Groups to call for change in Washington, D.C., Florida following shooting

<p>Groups will come together to call for change today in Washington, D.C.,&nbsp; and in Florida, just a week since 17 students were killed at a high school in Parkland, Florida.</p>

News 12 Staff

Feb 21, 2018, 11:03 AM

Updated 2,284 days ago

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Groups will come together to call for change today in Washington, D.C.,  and in Florida, just a week since 17 students were killed at a high school in Parkland, Florida.      
President Trump says school safety is a top priority for his administration.
"We will be working very, very hard on that horrible, horrible issue that took place last week in Florida,” says Trump. “We're working very hard. We're going to come up with solutions. It's been many, many years, and there have been no solutions, we're going to come up with solutions"
It’s being called a "listening session" today at the White House.
People from the Parkland, Florida community will be there, as well as people impacted from past mass shootings at schools, including Newtown and Columbine High School.
According to the White House, students, parents and teachers will be able to talk with the president about school safety and other issues.
There will also be a town hall in Florida.
Several students from Marjory Stoneman Douglas High School, and both of Florida's U.S. senators, will be there.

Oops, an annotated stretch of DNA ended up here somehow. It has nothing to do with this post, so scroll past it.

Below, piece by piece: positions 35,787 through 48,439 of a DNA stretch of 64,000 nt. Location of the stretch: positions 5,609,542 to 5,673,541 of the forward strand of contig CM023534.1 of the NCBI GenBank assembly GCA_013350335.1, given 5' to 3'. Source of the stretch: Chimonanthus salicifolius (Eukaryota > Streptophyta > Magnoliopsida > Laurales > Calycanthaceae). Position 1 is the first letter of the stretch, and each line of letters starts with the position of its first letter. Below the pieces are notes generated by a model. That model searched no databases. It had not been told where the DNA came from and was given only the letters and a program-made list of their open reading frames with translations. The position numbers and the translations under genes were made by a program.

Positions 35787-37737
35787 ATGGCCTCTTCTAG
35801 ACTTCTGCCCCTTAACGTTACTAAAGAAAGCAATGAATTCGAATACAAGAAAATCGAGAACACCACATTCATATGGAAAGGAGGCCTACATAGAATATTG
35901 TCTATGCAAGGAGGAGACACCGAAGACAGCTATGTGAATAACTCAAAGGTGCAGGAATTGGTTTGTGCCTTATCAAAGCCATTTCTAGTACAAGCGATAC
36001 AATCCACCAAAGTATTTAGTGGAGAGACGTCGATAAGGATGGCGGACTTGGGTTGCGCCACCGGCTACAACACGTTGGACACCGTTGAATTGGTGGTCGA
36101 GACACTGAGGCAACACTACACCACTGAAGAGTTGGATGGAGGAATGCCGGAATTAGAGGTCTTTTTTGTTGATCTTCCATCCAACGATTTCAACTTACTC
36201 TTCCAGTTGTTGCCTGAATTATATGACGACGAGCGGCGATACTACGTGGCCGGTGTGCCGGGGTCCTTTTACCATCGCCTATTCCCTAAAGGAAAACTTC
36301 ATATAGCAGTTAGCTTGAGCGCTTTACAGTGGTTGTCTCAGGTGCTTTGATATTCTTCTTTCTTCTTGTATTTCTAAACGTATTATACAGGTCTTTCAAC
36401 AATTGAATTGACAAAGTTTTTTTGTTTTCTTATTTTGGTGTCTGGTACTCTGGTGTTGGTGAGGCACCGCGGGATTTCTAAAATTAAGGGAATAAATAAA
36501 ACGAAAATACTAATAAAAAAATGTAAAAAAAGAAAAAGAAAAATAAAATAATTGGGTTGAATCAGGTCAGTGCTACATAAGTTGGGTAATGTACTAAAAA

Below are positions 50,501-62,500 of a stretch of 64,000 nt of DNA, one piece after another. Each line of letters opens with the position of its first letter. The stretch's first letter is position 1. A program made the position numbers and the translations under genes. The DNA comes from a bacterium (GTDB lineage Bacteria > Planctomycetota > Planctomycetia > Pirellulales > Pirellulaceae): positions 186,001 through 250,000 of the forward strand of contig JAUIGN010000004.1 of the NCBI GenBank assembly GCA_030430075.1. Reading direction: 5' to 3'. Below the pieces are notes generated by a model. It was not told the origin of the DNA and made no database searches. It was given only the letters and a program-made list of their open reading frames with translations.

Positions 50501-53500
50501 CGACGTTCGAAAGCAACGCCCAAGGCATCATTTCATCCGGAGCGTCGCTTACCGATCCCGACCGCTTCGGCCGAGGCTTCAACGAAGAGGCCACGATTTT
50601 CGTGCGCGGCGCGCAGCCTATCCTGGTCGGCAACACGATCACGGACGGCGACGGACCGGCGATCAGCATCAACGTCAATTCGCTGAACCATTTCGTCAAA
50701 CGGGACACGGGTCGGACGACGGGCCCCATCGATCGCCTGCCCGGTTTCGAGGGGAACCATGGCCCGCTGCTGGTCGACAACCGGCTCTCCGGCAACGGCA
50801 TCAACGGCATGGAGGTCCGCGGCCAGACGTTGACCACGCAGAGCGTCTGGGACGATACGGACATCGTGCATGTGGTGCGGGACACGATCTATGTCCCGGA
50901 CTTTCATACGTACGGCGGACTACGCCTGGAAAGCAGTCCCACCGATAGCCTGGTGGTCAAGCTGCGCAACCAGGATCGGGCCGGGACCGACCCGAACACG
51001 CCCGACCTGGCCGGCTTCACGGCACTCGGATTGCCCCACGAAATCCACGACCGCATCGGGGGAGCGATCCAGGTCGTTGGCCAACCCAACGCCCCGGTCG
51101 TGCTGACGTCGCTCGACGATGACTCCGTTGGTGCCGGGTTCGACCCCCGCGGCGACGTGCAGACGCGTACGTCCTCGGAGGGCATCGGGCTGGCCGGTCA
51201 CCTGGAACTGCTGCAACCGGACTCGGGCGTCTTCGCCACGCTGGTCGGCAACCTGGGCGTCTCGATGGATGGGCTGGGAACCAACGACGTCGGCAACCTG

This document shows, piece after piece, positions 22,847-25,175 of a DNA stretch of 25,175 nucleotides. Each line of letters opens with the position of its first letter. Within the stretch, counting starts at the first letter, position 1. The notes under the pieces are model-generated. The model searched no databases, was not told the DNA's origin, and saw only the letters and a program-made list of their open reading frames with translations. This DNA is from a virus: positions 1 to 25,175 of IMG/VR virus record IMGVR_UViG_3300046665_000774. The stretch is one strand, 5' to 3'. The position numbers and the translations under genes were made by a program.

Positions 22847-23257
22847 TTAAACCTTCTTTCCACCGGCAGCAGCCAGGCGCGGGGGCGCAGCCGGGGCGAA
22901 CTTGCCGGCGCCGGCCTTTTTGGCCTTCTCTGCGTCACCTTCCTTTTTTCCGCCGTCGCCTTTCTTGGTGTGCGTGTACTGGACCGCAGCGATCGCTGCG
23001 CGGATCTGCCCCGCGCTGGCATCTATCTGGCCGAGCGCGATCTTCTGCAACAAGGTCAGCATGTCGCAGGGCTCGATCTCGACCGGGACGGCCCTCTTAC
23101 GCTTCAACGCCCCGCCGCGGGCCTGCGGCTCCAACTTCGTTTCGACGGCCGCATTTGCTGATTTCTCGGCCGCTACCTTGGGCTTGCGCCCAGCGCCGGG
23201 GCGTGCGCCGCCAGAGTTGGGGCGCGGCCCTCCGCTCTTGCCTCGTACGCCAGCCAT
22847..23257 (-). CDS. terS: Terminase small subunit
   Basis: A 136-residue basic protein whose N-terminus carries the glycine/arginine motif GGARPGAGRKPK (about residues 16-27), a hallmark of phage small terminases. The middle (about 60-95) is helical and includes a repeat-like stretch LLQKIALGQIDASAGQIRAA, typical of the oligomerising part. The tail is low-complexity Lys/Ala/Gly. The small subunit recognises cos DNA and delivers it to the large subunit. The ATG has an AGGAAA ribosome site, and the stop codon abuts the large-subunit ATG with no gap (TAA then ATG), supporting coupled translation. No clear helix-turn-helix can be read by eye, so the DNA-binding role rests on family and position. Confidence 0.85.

Organizers also invited President Trump, who won't be able to attend because of the listening session in Washington, D.C.
Florida Gov. Rick Scott was also invited, but he says he won't be there because he's working on legislative solutions in Florida's capital.
A legislative session Tuesday night at Florida’s capital began with a prayer for the victims of last week's mass shooting, and ended with the state house rejecting a ban on many semi-automatic guns and large capacity magazines.
Many students took buses from Parkland to Tallahassee and were left stunned.
One had a strong message for lawmakers.
"The next death of someone with an assault rifle here in Florida is going to be on them,” says Sheryl Acquarola. “It's going to be on them and it's going to be their fault that those people are dead and that those people aren't going to go home to their family and that there's going to be an empty space in people's lives and it's going to be their fault because they could've done something."
President Trump directed attorney general Jeff Sessions to propose regulations that would ban "bump stocks" and other devices that modify legal weapons and turn them into machine guns.
 


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